If you live in the United States 15 million of your neighbors are wondering. If you live in the United Kingdom, it’s at least 5%. We’re talking about millions of people who are as devastated by world events as you are (more so, because can you imagine the questions that arise?).

I’m not best pleased to be an American just now, but I’m thrilled beyond belief to be a disciple of Jesus Christ. O Church, get up! O Church, get up! Now is the time! Go out there armed with only the battle cry of Love and let the first one you meet know that you aren’t coming accusing, you aren’t coming to shun and mistreat and discriminate. Our Leader didn’t come to us that way.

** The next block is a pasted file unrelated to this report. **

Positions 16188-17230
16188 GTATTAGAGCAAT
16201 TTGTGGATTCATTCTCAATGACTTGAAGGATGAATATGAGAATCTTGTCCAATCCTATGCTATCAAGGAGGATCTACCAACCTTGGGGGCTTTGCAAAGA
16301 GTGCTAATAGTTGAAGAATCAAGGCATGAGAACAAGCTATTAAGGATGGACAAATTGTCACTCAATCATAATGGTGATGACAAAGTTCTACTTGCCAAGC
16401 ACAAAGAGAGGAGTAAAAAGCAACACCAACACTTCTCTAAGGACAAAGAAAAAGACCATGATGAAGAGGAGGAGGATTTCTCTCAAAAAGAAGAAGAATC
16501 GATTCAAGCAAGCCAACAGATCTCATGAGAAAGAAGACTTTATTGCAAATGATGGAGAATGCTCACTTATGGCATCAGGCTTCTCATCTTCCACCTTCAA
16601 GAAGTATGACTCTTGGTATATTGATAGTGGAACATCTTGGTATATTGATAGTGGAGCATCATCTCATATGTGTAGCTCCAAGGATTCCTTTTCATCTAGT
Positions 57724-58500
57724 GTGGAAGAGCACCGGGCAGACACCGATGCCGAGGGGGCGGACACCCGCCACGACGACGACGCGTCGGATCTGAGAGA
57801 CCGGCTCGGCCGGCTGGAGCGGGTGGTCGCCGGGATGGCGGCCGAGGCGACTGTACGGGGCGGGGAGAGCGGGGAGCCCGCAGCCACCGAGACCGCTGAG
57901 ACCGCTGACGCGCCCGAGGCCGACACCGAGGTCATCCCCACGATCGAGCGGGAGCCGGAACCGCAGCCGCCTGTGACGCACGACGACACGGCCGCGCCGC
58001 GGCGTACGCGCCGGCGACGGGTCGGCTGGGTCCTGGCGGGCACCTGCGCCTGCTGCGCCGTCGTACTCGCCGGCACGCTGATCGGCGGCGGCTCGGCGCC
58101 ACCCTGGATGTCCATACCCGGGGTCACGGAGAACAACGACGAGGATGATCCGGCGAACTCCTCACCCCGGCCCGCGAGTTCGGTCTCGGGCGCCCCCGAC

Posted in America | 12 Comments

the proverbs 31 man


We hear a great deal about the Proverbs 31 woman. She’s become iconic in Christian circles to the point that her familiarity has bred–if not contempt–at least a sarcastic welcome to many conversations. Sadly, because of this her full significance is often missed though I, for one, could never tire of studying her. Much has been said of her many virtues, most of us have made lists of them at one time or another. The Global Study Bible Online calls her “an example of full-scale virtue and wisdom toward which the faithful are willing to be molded.” She’s industrious, kind, faithful, wise, diligent, generous,  thorough, strong, noble, and creative. Perhaps most significantly, she is all of these things because she “fears the Lord” (Proverbs 31:30).

Is there anything else that enables her to be the woman she is? In all the material I have read about her, in all the sermons I have heard and conversations I have had about her, I have never yet heard anyone mention the Proverbs 31 Man: her husband.